But the 2013 Senate Enquiry into the ‘Impacts on health of air quality in Australia’ found that ‘There are many sources of particulate matter including natural and anthropogenic sources. In Australia PM (particulate matter) load naturally fluctuates due to airborne dust, sea salt, and smoke from bushfires.’

The Committee cited research by the CSIRO which found: ‘local urban sources (motor vehicles, wood combustion and industrial sources) may contribute less than fifty per cent of the fine particle mass in Sydney, with background sources (dust, smoke, sea salt, biogenic) comprising the remainder.’

In a shock plot twist, it turns out that ‘mother nature’ is the main contributor to urban air pollution! And coal is only one part of a very wide range of anthropogenic factors, which includes cars (transport) and manufacturing (jobs).

So why is GetUp! framing coal for the deaths of 3,000 people? It’s their shtick. Scare people into believing that coal kills and watch the dollars roll in while they smugly bask in their self-attributed moral superiority.

But it’s simply not true. Fake news even.

Gorman is tarnishing its brand by being associated with such a false claim. Businesses and corporate Australia should really start being a bit more circumspect when it comes to jumping on the latest social justice cause in an attempt to appear pious and sell products. It can backfire badly.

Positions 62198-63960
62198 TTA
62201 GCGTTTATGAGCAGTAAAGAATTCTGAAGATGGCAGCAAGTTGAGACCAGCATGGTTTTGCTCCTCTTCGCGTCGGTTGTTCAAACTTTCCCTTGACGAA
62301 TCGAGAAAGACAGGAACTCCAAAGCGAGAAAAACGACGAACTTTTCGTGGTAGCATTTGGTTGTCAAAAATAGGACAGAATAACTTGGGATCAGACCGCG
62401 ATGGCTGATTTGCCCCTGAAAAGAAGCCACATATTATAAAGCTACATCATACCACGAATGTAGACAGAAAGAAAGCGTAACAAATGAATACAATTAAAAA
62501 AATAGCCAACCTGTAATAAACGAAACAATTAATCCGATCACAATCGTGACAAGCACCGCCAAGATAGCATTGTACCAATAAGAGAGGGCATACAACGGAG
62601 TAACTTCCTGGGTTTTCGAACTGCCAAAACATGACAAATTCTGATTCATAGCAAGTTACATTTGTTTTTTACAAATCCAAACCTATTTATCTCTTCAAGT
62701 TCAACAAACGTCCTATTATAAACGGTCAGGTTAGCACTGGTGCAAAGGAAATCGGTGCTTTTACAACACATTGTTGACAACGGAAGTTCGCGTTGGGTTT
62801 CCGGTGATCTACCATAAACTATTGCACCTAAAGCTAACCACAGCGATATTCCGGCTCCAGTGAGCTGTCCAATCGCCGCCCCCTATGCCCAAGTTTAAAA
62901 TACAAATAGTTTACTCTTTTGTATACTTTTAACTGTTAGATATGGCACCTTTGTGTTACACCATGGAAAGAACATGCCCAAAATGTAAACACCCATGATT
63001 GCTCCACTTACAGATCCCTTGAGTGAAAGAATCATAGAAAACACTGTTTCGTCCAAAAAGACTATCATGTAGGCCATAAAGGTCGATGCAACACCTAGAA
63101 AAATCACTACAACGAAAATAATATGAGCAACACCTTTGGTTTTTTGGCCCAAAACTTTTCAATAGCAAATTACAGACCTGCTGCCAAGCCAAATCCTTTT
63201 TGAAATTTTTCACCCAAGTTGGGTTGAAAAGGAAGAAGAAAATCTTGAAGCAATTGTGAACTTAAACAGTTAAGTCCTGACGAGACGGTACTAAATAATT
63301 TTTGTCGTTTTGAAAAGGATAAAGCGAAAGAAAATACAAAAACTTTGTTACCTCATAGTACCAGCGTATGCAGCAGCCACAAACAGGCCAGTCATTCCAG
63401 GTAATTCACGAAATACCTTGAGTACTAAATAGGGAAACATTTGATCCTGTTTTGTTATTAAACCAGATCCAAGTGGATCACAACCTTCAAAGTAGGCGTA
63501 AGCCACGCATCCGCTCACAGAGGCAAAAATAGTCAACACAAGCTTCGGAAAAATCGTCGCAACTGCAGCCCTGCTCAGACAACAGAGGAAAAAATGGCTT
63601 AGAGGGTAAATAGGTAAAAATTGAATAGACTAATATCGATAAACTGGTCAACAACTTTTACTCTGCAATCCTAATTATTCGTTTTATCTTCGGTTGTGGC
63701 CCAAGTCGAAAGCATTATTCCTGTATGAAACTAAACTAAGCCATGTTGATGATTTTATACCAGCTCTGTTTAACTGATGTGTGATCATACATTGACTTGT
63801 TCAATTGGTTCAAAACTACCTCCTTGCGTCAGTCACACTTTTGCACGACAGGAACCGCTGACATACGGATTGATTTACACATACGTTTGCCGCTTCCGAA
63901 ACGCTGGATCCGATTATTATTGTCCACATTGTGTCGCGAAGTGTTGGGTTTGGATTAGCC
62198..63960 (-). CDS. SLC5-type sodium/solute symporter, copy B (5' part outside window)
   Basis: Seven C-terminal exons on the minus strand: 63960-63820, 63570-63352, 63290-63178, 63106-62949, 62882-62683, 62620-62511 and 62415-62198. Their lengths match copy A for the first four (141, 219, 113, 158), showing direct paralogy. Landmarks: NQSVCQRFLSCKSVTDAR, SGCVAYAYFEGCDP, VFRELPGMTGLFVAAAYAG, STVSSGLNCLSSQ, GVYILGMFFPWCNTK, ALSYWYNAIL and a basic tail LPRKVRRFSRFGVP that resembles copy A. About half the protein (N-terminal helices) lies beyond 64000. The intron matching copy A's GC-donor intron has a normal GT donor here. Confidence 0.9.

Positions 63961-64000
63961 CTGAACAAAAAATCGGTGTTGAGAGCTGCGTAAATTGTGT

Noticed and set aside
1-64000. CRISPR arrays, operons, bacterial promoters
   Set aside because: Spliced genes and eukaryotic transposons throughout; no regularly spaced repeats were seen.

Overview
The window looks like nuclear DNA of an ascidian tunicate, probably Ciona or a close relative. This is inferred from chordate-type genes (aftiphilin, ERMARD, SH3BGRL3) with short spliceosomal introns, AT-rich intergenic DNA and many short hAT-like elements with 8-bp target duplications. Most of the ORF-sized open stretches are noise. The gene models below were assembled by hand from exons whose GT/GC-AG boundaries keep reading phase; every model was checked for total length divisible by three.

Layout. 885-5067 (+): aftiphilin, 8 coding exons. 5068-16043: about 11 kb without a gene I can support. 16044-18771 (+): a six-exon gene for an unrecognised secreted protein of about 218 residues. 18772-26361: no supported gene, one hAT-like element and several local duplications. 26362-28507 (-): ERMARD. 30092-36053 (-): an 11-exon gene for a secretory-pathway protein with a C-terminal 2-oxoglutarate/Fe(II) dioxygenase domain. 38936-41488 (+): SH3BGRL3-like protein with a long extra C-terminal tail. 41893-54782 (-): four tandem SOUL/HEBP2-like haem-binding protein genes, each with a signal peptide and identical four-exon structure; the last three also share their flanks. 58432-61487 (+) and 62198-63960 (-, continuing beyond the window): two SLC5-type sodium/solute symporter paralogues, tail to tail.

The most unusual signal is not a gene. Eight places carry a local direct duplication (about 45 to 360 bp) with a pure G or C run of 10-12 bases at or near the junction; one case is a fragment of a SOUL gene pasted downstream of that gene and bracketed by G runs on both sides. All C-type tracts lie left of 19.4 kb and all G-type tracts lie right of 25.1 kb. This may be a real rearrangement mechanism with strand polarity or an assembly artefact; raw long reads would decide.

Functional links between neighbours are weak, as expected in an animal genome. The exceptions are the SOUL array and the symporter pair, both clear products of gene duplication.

A case in point is the recent furore over the Gillette advertisement which haughtily lectures on ‘toxic masculinity’ in the ultimate ‘me too’ virtue-signal. It peddles an ideological viewpoint that the mainstream simply isn’t buying. Which is why, even on skewed social media, the negative feedback was roughly 4 to 1.

Mainstream Australians are tired of being lectured to by corporations that want us to buy their products and services. And we can sense when someone is not being upfront with us – which is exactly why the ‘Coal Kills’ lie does not ring true.

In the interests of balance, it’s worth returning to that report which looked into the health effects of air pollution. In analysing the effects of alcohol, they also took note of the health benefits that can be present with a degree of alcohol consumption. Accordingly, the ‘total attributable benefit’ was deducted from ‘total attributable harm’.

We suggest that, to be honest and fair, GetUp! should consider doing the same when it comes to coal and electricity production.

Consider how many lives are saved due to the 2.7 million operations that take place each year in Australian hospitals under lights and with machines powered by electricity?

How many lives are saved each year because we can heat and cool homes and workplaces? And that’s just the start. Reliable base-load power makes this possible and at the moment it can only be achieved through coal or gas.

Just about everything can kill you these days. But overwhelmingly, and on any objective assessment, coal saves lives.

We might consider putting that on a tote bag!